Fifty Shades Of Grey (2015) Film Review

Despite the controversies surrounding Fifty Shades, there’s a real discussion to be had here…

Whether your against or for the Hollywood exploration of the highly successful erotic rom-com, Fifty Shades of Grey by E.L James is up to you. But there is no denying that there is certainly something about this anticipated pop-cultural film that is captivating and something serious to talk about.
Mr. Grey (played by the handsomely and at times awkwardly expressive Jamie Dornan) may have a refined taste when it comes to pleasure and pain, but it’s not without reason. 
*If you don’t want to be spoiled do not read on…*
Christian Grey highlights the importance of childhood and how it is one of the most important factors in growing as a human-being, providing an explanation into why his character has a twisted sense of pleasure and pain.
In doing so his outlook on life hurts both himself and his intriguing new relationship-like experience with Anastasia, played by Dakota Johnson – who manages to pull of a convincingly comical and romantically confused literature student (who happens to show the most skin throughout the film).

Umm, what do you want me to do?

As many focus on the issues of rape and domestic abuse, Fifty Shades instead can be viewed as a spotlight on the issue as it provides an intriguing and analytical perspective of human relationships. Relationships are a confusing and intangible thing to define, and situations expressed in this flick exist in everyday society. Yes, you may turn a blind-eye on the issue by labelling this as condoning or either taking it in stride as something to think about on people in such relationships.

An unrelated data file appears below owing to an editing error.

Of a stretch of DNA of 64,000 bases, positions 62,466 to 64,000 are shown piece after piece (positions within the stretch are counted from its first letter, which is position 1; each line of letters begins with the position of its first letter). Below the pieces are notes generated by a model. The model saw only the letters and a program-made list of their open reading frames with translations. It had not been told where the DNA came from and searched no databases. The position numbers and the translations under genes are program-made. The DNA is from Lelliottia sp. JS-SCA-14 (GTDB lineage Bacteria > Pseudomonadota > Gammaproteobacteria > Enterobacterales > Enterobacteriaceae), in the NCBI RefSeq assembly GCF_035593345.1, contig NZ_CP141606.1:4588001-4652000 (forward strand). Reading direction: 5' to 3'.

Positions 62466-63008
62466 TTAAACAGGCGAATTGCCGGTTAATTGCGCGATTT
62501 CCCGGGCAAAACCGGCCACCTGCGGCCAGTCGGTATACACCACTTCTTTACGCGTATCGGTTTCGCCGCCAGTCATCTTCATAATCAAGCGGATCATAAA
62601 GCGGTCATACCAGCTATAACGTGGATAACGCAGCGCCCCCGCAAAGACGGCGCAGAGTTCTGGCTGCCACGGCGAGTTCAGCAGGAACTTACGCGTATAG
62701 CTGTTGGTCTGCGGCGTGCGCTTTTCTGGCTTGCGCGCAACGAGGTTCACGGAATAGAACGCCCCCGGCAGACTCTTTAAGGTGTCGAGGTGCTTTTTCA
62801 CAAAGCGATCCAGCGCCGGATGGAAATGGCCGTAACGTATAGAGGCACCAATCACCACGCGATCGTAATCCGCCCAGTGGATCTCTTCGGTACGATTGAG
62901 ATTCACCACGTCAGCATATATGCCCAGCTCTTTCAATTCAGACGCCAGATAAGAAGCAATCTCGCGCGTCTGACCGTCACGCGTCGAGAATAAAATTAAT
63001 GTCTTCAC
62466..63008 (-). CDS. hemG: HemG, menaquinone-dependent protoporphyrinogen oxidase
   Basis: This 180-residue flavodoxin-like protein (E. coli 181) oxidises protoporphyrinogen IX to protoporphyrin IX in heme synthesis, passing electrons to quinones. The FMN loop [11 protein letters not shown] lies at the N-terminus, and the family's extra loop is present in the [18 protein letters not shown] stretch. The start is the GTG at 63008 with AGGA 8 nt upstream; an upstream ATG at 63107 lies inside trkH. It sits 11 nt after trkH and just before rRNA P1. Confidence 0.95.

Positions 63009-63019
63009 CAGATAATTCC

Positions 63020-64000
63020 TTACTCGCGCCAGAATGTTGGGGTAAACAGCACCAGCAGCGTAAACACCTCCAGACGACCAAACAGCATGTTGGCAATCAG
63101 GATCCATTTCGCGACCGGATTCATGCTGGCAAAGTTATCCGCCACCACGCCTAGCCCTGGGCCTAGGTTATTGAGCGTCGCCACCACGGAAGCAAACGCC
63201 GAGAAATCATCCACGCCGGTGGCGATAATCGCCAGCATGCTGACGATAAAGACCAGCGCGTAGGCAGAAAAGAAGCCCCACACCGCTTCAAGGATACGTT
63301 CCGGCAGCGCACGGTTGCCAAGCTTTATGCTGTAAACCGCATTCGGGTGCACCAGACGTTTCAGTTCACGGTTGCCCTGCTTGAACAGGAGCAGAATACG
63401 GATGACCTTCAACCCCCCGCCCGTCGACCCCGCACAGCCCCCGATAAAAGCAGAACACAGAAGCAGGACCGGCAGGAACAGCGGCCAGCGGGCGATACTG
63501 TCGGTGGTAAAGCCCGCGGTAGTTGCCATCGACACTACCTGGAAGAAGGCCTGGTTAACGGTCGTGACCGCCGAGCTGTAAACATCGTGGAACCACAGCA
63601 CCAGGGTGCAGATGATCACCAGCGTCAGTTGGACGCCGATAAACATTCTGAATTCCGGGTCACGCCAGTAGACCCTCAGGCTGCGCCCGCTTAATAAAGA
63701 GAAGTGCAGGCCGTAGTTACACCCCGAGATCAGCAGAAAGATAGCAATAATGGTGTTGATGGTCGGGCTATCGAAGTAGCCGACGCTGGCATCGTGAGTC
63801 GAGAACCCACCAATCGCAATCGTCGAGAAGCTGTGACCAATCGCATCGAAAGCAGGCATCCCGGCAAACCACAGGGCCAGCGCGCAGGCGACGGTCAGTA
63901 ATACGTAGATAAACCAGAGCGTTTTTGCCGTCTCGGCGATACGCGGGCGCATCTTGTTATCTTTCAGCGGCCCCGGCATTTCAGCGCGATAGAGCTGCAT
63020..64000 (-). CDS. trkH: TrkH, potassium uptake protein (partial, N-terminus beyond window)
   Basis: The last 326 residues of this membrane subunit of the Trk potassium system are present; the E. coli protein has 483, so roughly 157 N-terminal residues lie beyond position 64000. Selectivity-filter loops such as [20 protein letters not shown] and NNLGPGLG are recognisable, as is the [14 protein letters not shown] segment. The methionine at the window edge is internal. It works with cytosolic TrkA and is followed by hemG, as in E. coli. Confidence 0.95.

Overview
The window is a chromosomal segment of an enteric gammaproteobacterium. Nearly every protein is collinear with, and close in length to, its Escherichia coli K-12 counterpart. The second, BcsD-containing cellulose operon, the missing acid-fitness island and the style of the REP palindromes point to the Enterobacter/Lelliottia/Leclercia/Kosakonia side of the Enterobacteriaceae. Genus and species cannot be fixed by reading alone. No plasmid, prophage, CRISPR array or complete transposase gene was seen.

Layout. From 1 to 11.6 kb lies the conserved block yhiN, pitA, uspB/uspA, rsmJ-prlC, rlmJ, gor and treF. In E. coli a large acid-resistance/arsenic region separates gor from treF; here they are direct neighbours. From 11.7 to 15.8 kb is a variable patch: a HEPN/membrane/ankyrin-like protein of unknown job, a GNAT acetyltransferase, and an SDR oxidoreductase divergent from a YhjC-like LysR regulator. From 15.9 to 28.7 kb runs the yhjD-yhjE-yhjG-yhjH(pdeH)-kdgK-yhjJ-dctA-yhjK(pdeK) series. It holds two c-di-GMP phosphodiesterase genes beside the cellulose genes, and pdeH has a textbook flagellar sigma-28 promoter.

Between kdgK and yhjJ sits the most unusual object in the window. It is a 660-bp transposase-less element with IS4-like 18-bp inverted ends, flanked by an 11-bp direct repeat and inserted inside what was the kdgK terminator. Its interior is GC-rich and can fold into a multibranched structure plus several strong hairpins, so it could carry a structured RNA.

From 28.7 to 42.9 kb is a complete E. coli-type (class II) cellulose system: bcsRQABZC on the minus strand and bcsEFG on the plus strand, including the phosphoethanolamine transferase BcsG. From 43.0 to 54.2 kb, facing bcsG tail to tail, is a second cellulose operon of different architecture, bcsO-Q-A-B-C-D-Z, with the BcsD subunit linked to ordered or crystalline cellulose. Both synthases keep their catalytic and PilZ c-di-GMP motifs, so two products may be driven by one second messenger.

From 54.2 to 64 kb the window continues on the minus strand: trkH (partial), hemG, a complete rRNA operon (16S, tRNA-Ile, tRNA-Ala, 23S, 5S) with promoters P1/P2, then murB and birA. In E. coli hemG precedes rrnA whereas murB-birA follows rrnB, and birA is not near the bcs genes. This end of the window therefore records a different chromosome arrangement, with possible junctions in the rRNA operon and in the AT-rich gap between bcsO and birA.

Hearing of real-life individuals who have suffered in controlling and abusive relationships is exactly what made me find this flick a insightful look into love and psychology. Victims find it hard to make sense of their feelings and try to make sense of helping and loving a damaged soul, which in turn affects your very own wellbeing.

Perk of Being a Wallflower (2012) comes to mind in this situation as it touched on the issue in a different manner but in turn dealt with the same repercussions of being abused and accepting love. It is neither a feministic or un-feministic flick (as it explores both sexes as victims of sexual abuse). Anastasia although tries to figure out the strange suit-and-tie man whom she begins having feelings for and attempts to fix him.

Anastasia (Dakota Johnson) and Mr. Grey (Jamie Dornan) try to make sense of their relationship.
Director, Sam Taylor-Johnson does a good job in making the source material palatable, alongside great cinematography and a thumpingly catchy soundtrack. I’d also like to thank Ellie Goulding, who made me even consider seeing the flick (who doesn’t currently have “Love Me Like You Do” stuck in their head?) as I had no intention in seeing it beforehand due to not reading the original source material. Very clever marketing strategy indeed…
The only downside is that it sometimes drags a little as sex becomes a prominent focus, (which of course is what the fans want) sometimes distracting from understanding and analysing the curious relationship between both Anastasia and Christian Grey. The supporting cast is also heavily underused as many go unnoticed and have little lines or involvement in the story.

But while it does feel slow and repetitive at times, the climax is quite shocking and leaves viewers wanting more. No I do not mean that as a sexually deprived thirst, but as to where things will go next.

With the series having two other books and an already confirmed deal to make sequels, we will see what lies ahead for this strange love. It also remains to be seen what grounds and stand-point the series is going for – in that if it chooses to explore the sufferings of the relationship or add fuel to the fire to its already growing letters of backlash (such as romanticising and glossing over it as something pleasurable and desirable).

VERDICT: A look into the confusing world of relationships. It gives food for thought on traumatic childhood experiences that shape into twisted acceptances of love and pain.
Overall Rating:



  1. Finally, a reviewer who didn't miss the point of FSOG! Kudos to you for realizing there's more to the story and not jumping on the haters' bandwagon.

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